Italian pack fail: The Azzurri are known for the power in their pack, but how did it go so wrong against Wales?

By Paul Williams

Wales executed the correct game plan

WALES’ GAME plan was executed perfectly in Rome – their territorially driven ‘kick chase’ was mightily effective in the soggy Stadio Olimpico. Dan Biggar and Leigh Halfpenny were instrumental throughout the whole game. Biggar’s array of wiper kicks combined with Halfpenny’s high balls and deep clearances kept Italy pinned in their own half for large swathes of the game. Wales restricted the Italians to just six meaningful  visits into the Welsh 22 – two of which resulted in poor snap drop goal attempts. Of course there will be those, particularly more casual fans, who bemoan the fact that Wales didn’t play in the wider channels. But the weather simply didn’t allow it – especially in the first half. There will also be those who question Jamie Robert’s role. Admittedly, he didn’t make much of an offensive impact, but that was deliberate. If you require justification of Jamie Roberts’ role in Rome simply take a look at which player led every single kick chase for 70 minutes – without a good chase it’s a bad kick.

Unsung: Roberts did a lot of the dirty work

Incredible defensive line speed

Wales’ defensive line against Italy was impressive. They had a tackle completion of 95% making 132 and missing just seven – as a comparison, the All Blacks have only managed to complete 95% of their tackles once in their last 14 test matches. Whilst the whole Welsh team tackled well, it was Ryan Jones who stood out – making 16 and missing just one. Jones is often described as ‘leading from the front’ – on Saturday this was literally the case with regards to the defensive line. Jones dictated where the tackle line was. The perceived wisdom is that the tackle line is drawn along the back foot of the set piece/ruck etc – in Rome Jones regularly nudged the tackle line back two or three  yards.  Jones, along with the rest of the Welsh eight, made it very difficult for Italy to get over the gain line. I swear even Parisse would have struggled – which is apt.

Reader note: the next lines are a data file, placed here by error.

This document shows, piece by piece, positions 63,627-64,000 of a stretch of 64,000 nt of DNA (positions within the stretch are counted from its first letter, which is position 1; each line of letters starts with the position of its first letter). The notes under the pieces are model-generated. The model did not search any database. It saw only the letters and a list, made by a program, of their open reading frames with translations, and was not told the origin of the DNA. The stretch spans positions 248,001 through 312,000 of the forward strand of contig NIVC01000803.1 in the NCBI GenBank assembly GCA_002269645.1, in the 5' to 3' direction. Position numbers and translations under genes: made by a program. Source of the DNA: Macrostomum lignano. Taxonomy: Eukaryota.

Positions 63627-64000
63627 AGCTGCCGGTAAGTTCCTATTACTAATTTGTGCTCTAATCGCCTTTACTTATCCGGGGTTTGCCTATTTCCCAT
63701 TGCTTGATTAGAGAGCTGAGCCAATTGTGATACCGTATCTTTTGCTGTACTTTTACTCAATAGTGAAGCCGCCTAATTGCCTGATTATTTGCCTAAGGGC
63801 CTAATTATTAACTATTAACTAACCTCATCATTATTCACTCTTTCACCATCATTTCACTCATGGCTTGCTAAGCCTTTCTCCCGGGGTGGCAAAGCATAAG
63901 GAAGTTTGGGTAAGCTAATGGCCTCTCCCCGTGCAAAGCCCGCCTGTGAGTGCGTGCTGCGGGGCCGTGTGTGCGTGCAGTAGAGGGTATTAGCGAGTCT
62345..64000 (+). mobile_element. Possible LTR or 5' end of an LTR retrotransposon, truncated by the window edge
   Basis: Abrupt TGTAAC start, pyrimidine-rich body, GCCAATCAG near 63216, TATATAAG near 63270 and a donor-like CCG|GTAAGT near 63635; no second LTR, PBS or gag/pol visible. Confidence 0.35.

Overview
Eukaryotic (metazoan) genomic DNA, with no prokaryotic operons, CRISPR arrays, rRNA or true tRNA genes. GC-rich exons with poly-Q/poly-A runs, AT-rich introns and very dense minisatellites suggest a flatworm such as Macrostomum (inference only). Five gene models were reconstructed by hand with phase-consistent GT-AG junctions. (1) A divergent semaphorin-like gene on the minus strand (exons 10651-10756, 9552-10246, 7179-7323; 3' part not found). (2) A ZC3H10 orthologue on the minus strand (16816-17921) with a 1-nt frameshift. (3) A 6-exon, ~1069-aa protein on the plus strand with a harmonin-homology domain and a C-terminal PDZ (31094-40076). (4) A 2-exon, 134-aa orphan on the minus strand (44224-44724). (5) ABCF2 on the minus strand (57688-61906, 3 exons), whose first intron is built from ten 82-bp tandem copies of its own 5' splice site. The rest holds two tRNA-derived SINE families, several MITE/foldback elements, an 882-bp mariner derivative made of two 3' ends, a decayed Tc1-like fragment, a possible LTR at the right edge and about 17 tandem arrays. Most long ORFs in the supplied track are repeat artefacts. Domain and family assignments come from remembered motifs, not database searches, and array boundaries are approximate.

Welsh scrum domination

Prop forwards are often portrayed as monosyllabic characters with a thick skin. However the criticism of the Welsh scrum in France was clearly taken to heart by Adam Jones and Gethin Jenkins. The Welsh scrum was monumental in Rome. The victory at scrum-time was made even more significant by the importance placed on that particular set piece by the Italian players and their coaching staff. However, as important as psychological wins are, it’s the more quantifiable measures that matter most and in that regard Wales dominated. Wales were 100% at the scrum – winning 12, losing none and forcing five penalties. The continued bullying of the Italian front three eventually led to Martin Castrogiovanni being sin binned in the 58th minute with Alex Cuthbert scoring two minutes later.  ‘Castro’ looked dismayed by his yellow card, but it was justified – his body popped in the scrum so many times that he looked like he was auditioning for an 80’s hip-hop video.

Reliable: Halfpenny's surely on the plane Down Under

Leigh Halfpenny – the rock

A lot of emphasis has been placed on the importance of team captains in recent weeks – particularly in Wales. But Leigh Halfpenny’s performance against Italy shows that you don’t need an armband or title in order to be the fulcrum of the team. Halfpenny’s levels of reliability are beginning to put him in the same bracket as the very best in the world. Halfpenny’s goal kicking is genuinely world class, his completion rate rarely falls below 80%, so too is his tackling and his technique under the high ball ranks alongside Rob Kearney and Israel Dagg. Halfpenny is undoubtedly the first name on the Welsh team sheet and if you think that he won’t be one of the first names on the Lions team sheet, you’re in for a massive shock.

A charge down will cost Wales sooner or later

Despite having a near perfect game against Italy, Leigh Halfpenny fell foul of the low trajectory clearance kick. Against Ireland and France Dan Biggar did the same thing. It was just a matter of good fortune that Wales didn’t concede a try. The switch in modern line-kicking from a ‘spiral’ ball flight to an ‘end on end’ ball flight often lowers the ball’s trajectory and can decrease its speed through the air– increasing the likelihood of a charge down. A simple fingertip on the ball from the opposition means that everyone is  played onside and a poorly defended try line awaits. Ball flight may seem like a minor detail; but at some point it could have a major impact on the result for Wales.

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